At least one person has died after Japan was hit by one of its most powerful storms in years.
Typhoon Faxai made landfall just outside the capital Tokyo on Monday morning, leading to power cuts that affected 930,000 people and widespread travel disruption.
The streets of Tokyo were deserted as the storm brought winds of up to 130mph. One woman died after being smashed against a building by the strong gales, national broadcaster NHK reported.
Heavy rain caused landslides and a bridge washed away, while power was cut to the entire city of Kamogawa. The Ministry of Economy, Trade and Industry said electricity had been restored to around 90,000 homes by the afternoon.
There was some significant structural damage, including electricity poles snapped at their bases and towers toppled over. Some panels of a floating solar power plant southeast of Tokyo were on fire.
And the Japan Atomic Energy Agency said a cooling tower at its research reactor at Oarai, which has not been in operation since 2006 and is set to be decommissioned, had fallen. There was no radiation leakage or impacts on workers or the surrounding environment, the agency said.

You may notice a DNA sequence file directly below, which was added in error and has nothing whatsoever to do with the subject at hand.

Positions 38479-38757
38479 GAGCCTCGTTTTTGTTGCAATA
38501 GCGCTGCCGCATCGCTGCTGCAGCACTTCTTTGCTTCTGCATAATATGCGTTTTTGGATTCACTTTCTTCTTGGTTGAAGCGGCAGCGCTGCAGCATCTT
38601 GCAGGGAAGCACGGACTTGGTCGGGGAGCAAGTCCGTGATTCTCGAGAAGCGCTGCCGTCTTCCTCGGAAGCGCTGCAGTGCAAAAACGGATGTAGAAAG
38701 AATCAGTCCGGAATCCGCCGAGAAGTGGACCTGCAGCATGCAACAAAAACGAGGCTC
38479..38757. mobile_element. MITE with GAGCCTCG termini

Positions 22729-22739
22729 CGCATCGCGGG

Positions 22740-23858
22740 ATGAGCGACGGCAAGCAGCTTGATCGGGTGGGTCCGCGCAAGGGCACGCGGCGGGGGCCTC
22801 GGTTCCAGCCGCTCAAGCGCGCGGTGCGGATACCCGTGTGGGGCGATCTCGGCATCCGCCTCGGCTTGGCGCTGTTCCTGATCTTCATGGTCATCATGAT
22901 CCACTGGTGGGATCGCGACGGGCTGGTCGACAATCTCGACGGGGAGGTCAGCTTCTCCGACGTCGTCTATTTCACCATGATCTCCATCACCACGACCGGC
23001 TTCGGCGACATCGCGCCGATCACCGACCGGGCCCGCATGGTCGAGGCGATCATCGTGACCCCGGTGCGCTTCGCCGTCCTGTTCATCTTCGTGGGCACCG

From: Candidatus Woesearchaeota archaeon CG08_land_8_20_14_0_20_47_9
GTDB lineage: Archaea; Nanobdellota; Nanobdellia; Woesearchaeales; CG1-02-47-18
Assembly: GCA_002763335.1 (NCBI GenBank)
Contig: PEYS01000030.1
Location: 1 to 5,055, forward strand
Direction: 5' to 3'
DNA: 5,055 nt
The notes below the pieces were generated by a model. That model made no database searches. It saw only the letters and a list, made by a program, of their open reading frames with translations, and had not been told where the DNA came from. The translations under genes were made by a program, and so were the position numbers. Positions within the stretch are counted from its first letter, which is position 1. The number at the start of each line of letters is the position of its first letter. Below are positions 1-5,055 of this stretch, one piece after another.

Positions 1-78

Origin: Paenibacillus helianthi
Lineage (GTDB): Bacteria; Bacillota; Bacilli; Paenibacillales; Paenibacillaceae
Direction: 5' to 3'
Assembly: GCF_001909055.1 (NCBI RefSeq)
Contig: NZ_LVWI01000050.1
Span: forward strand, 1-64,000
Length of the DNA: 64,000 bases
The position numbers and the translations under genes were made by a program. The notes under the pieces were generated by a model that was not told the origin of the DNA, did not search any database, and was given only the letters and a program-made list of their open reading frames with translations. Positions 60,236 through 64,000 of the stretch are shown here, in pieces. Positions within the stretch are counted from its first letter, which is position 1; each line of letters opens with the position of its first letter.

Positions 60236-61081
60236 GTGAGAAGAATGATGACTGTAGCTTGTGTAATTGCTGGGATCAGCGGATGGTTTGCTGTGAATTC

Eastern Japan is hit by four or five big storms during the typhoon season each year, but it is rare for such powerful weather systems to hit Tokyo. NHK said it was the capital’s worst storm in a decade.
The travel disruption lasted well into the evening, as more than 160 flights were cancelled and many train lines remained closed.
The storm effectively cut off Narita airport, travellers said, with bus services and trains largely non-existent. Passengers trying to get in to the city complained of long waits for any kind of connecting services.
“They simply had no contingency plan,” one traveller trying to get home to Tokyo told the Reuters news agency. Another, who waited three hours for a bus, complained: “My wife said: what if this happens during the Olympics.” Tokyo hosts the 2020 games and events will run well into August.
Meanwhile, an earlier typhoon that passed over the Korean peninsula at the weekend killed at least eight people and caused extensive damage to homes and farmland.
Typhoon Lingling led state media in North Korea, where five of the deaths occurred, to call on citizens to “fully mobilise” and rebuild storm-ravaged structures.
The state-run Rodong Sinmun newspaper said officials and workers were engaged in an "intense struggle" to repair power systems in several towns.
And soldiers were scrambled in major farming provinces to help drain flooded fields and right fallen crops, the newspaper said. It nonetheless described the overall impacts of the storm as “smaller than expected”.
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